In the first volume of Capital, published in 1867, Karl Marx observed that the “international division of labour” established by the industrial revolution had converted “one part of the globe into a chiefly agricultural field of production, for supplying the other part, which remains a chiefly industrial field”). This remained the case for roughly a century, but has changed dramatically in recent decades, as TNCs, shifted production to areas of the globe where wages are only a fraction of those paid in the imperialist countries. In 1980, manufactured goods comprised roughly 20 percent of developing countries’ exports, but by 2000 the figure was 70 percent (UNCTAD “Trade and Development Report 2002”). In 1980, half the world’s industrial workers were still found in “developed” countries – today those countries are home to merely a fifth.
In a 2003 report, Stephen S. Roach, then chief economist at Morgan Stanley, noted that “today’s offshore manufacturing platforms offer low-cost, high-quality alternatives for goods production and labor on a scale and with a scope never seen before”:
“Wage rates in China and India range from 10% to 25% of those for comparable-quality workers in the US and the rest of the developed world. Consequently, offshore outsourcing that extracts product from relatively low-wage workers in the developing world has become an increasingly urgent survival tactic for companies in the developed economies.”
—“Outsourcing, Protectionism, and the Global Labor Arbitrage,” 11 November 2003
The utilization of workers in different countries as interchangeable units in a “global production network” that manufacture different components of a commodity or do the final assembly, has not transformed the fundamental inequality of the capitalist world economy – control remains firmly in the hands of the corporations of the imperialist centers. Yet the increasing use of super-exploited labor in the neocolonial countries has made European, North American and Japanese capitalists far more vulnerable to any disruption of supply chains through social or political instability in the “periphery.”
On the other hand, the deindustrialization of the “developed” countries has undermined the power of organized labor as employers advise workers that if they are insufficiently “flexible” in making concessions on wages or working conditions they could lose their jobs. The skilled and unskilled workers in the imperial centers are acutely aware of the erosion of their previously relatively privileged and insulated position in the global economic order – an awareness that could potentially help to erode the chauvinism and social prejudices that historically led many to identify with the interests of their oppressors. In undermining their traditionally stable “base areas,” the capitalist “masters of the universe” thus introduce new contradictions into a social order already widely regarded as inherently unjust and oppressive by the vast majority of the world’s population.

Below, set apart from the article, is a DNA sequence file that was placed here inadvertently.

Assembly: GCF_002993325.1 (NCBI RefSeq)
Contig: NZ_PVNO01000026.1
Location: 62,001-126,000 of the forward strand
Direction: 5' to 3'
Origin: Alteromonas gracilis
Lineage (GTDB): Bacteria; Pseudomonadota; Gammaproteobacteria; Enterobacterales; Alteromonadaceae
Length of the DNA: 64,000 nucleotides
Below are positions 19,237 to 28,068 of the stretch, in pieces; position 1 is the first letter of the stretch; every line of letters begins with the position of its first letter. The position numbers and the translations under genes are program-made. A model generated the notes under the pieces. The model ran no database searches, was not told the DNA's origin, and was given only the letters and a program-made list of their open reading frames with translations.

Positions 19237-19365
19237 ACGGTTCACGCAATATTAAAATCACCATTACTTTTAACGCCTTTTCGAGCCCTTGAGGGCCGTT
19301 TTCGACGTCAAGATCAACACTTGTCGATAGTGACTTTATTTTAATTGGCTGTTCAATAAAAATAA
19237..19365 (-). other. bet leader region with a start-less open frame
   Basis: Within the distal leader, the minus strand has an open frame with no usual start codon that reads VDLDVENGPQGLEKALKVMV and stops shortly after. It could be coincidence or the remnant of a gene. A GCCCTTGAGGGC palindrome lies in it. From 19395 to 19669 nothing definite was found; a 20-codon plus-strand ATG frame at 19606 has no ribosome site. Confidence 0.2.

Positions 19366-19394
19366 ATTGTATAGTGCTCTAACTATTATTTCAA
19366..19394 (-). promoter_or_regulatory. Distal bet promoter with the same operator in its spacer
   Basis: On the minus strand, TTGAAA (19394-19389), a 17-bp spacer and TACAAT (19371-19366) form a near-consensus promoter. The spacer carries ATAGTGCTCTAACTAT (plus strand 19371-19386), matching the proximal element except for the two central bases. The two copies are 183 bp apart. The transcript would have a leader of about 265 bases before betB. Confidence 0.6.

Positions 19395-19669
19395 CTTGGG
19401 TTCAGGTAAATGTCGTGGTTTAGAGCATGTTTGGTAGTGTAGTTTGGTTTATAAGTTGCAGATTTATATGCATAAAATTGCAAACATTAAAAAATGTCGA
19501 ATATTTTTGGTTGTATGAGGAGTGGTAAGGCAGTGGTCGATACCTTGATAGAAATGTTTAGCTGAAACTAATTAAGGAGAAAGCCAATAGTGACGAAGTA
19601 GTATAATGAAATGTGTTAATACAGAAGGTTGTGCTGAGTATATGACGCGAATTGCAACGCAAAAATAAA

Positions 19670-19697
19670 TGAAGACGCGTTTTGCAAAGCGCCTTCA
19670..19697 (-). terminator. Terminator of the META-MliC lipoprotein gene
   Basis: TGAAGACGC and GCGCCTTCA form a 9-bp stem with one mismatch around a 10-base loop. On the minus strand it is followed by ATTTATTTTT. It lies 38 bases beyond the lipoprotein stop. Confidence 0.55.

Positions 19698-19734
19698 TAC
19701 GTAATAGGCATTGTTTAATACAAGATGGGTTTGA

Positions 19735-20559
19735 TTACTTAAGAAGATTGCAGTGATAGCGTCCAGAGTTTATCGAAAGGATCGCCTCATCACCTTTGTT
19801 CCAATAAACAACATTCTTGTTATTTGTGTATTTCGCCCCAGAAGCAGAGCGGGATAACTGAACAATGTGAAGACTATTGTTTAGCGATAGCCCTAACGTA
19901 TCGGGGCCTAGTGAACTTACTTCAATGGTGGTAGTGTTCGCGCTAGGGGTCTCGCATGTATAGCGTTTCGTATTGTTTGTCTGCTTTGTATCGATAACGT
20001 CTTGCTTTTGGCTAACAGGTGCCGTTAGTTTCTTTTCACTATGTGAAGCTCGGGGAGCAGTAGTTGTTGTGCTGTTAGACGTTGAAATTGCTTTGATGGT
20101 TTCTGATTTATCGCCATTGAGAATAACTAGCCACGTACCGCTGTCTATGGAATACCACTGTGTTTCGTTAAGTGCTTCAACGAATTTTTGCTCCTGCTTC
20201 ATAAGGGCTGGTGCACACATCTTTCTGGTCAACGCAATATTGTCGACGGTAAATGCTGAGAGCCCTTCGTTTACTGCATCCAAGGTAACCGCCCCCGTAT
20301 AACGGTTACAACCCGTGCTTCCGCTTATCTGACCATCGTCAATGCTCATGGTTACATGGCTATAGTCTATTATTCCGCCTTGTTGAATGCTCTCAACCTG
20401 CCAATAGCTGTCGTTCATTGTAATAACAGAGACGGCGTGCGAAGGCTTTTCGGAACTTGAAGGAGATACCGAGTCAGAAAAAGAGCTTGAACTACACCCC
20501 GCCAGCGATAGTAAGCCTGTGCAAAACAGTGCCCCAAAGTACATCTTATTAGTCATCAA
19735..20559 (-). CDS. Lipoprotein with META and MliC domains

The imperative that drives economic development in the imperialist epoch is the maximization of wealth for a tiny sliver of the population – the major capitalists of the imperial heartlands. Any other outcome is excluded by the inner logic of capital accumulation itself. At this moment in human history the pursuit of short-term profit is not only accelerating global inequality, it increasingly threatens the entire ecosystem upon which all life on Earth depends.
For all the windy speeches about modernization and sustainable development, the whole history of capitalism, from its origins in the days of the conquistadors and the slave traders, demonstrates that the pursuit of profit has generally tended to increase, rather than diminish, social inequality. That is why the repeated international declarations of intent to “end poverty” and achieve various other beneficial outcomes are never realized.
Global capitalism operates as a mechanism programmed to systematically funnel wealth from poor countries for the benefit of an elite stratum of parasites in rich ones. This relationship, the central axis of the imperial world order, can only be ended through a series of explosive revolutionary struggles in which the working class and its allies overturn the existing global hierarchy, expropriate the international networks of production, transport and communication and reconstruct the world economy from the ground up on the basis of rational, socialist planning.